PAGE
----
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Business data communications 5e by stallings chapter 14

Chapter 14:
Wireless WANs
Business Data Communications, 5e

Reasons for Wireless Networks
• Mobile communication is needed.
• Communication must take place in a terrain that
makes wired communication difficult or impossible.
• A communication system must be deployed quickly.
• Communication facilities must be installed at low
initial cost.
• The same information must be broadcast to many

Business Data Commun
ications, 5e


Problems with Wireless
• Operates in a less controlled environment,
so is more susceptible to interference,
signal loss, noise, and eavesdropping.
• Generally, wireless facilities have lower
data rates than guided facilities.
• Frequencies can be more easily reused with
guided media than with wireless media.

Business Data Commun
ications, 5e


Cellular Wireless Networks
• One of the most revolutionary
developments in telecommunications
• Supports users in locations that are not
easily served by wired networks
• Used for mobile telephones, personal
communications systems, wireless Internet
and wireless Web applications, and more
Business Data Commun
ications, 5e


Cellular Network Organization
• Uses multiple low-power transmitters (≤100W)
• Areas divided into cells, each one served by its
own antenna.
• Each cell allocated a band of frequencies, and is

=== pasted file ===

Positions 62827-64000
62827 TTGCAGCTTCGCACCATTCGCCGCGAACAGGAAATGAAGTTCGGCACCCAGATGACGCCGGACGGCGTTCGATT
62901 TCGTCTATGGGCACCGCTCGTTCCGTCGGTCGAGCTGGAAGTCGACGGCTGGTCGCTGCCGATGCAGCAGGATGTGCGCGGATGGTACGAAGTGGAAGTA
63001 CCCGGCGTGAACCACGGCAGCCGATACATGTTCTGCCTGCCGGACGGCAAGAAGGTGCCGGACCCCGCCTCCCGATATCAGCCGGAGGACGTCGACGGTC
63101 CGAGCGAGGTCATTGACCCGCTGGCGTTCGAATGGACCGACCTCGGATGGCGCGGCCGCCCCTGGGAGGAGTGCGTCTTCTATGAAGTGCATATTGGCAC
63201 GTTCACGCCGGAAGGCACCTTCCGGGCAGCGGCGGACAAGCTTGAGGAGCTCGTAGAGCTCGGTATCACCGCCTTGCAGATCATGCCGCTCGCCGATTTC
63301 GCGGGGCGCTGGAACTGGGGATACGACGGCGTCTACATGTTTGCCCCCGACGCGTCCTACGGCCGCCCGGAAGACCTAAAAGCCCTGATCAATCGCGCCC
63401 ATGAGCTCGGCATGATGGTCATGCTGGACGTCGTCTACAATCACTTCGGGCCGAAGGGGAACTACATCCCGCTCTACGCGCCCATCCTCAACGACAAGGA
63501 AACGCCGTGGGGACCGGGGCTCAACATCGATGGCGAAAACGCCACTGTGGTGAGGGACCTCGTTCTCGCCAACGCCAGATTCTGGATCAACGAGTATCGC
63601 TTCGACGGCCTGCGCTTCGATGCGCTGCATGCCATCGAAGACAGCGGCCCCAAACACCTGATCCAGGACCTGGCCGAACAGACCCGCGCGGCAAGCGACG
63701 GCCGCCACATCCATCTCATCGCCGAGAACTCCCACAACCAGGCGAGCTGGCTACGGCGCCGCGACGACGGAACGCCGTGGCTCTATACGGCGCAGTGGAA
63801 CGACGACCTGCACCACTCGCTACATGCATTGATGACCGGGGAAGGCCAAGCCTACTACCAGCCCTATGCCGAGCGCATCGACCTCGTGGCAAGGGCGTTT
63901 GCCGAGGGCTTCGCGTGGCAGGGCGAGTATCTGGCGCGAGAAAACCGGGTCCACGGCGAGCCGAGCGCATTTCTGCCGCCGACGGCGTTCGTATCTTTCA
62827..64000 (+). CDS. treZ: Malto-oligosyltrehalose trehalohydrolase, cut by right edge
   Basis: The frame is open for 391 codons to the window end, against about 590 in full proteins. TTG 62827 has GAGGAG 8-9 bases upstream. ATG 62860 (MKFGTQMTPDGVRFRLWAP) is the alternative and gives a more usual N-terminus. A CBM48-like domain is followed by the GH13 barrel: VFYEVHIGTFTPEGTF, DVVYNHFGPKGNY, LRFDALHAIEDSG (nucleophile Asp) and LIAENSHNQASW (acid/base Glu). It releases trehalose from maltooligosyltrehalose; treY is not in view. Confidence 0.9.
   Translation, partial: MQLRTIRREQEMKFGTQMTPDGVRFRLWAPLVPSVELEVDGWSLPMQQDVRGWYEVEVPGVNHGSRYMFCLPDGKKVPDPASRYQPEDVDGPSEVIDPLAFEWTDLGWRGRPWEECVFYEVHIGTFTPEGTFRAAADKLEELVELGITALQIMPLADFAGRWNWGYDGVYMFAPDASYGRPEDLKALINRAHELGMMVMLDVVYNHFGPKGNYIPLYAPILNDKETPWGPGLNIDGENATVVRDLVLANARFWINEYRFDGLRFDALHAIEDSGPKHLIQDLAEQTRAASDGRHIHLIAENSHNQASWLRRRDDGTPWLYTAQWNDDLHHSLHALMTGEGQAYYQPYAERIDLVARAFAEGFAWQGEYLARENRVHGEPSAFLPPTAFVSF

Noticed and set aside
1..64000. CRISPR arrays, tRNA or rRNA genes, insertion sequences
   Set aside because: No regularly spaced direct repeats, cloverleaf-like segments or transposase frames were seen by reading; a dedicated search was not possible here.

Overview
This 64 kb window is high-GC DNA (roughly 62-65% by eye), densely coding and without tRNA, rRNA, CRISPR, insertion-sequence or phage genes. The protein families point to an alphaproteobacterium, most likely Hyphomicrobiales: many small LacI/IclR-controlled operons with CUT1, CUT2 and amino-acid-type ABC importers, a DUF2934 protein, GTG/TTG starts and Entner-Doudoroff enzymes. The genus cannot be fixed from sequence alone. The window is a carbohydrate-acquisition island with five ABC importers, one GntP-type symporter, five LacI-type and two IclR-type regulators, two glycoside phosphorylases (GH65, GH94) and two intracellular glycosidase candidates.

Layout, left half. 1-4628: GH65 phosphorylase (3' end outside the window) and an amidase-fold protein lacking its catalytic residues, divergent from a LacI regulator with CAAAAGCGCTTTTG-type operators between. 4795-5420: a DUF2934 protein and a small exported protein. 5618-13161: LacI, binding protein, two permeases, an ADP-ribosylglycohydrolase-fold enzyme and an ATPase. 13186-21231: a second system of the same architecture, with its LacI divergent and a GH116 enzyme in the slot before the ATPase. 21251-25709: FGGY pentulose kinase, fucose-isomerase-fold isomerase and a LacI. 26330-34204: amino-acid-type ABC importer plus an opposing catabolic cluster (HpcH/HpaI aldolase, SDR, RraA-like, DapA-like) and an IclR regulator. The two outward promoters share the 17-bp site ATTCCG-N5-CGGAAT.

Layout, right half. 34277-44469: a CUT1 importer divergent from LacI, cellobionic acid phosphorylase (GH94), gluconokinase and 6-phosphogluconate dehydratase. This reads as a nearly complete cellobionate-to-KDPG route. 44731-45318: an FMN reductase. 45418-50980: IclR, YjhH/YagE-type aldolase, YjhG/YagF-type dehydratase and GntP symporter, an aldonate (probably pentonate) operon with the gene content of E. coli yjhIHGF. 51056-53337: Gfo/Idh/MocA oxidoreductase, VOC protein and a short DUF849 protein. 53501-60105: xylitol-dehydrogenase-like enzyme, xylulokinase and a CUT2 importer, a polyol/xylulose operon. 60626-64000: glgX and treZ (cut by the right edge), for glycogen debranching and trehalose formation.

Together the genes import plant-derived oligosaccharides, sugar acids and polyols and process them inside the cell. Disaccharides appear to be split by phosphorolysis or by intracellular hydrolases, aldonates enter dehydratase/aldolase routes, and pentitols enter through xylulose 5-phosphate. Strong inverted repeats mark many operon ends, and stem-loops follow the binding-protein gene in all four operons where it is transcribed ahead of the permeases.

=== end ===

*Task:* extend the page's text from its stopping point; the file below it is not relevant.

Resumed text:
served by a base station
• Adjacent cells are assigned different frequencies
to avoid interference or crosstalk
• Cells sufficiently distant from each other can use
the same frequency band
Business Data Commun
ications, 5e


Cellular Geometries

Business Data Commun
ications, 5e


Frequency Reuse Patterns

Business Data Commun
ications, 5e


Increasing Capacity
• Adding new channels
• Frequency borrowing: Frequencies are taken from
adjacent cells by congested cells
• Cell splitting: Cells in areas of high usage can be split
into smaller cells.
• Cell sectoring: Cell divided into wedge-shaped sectors.
Each sector is assigned a separate subset of the cell's
channels, and directional antennas at the base station are
used to focus on each sector.
• Microcells: Useful in city streets in congested areas,
along highways, and inside large public buildings
Business Data Commun
ications, 5e


Cellular System Overview

Business Data Commun
ications, 5e


Mobile to Base Channels
• Control channels are used to exchange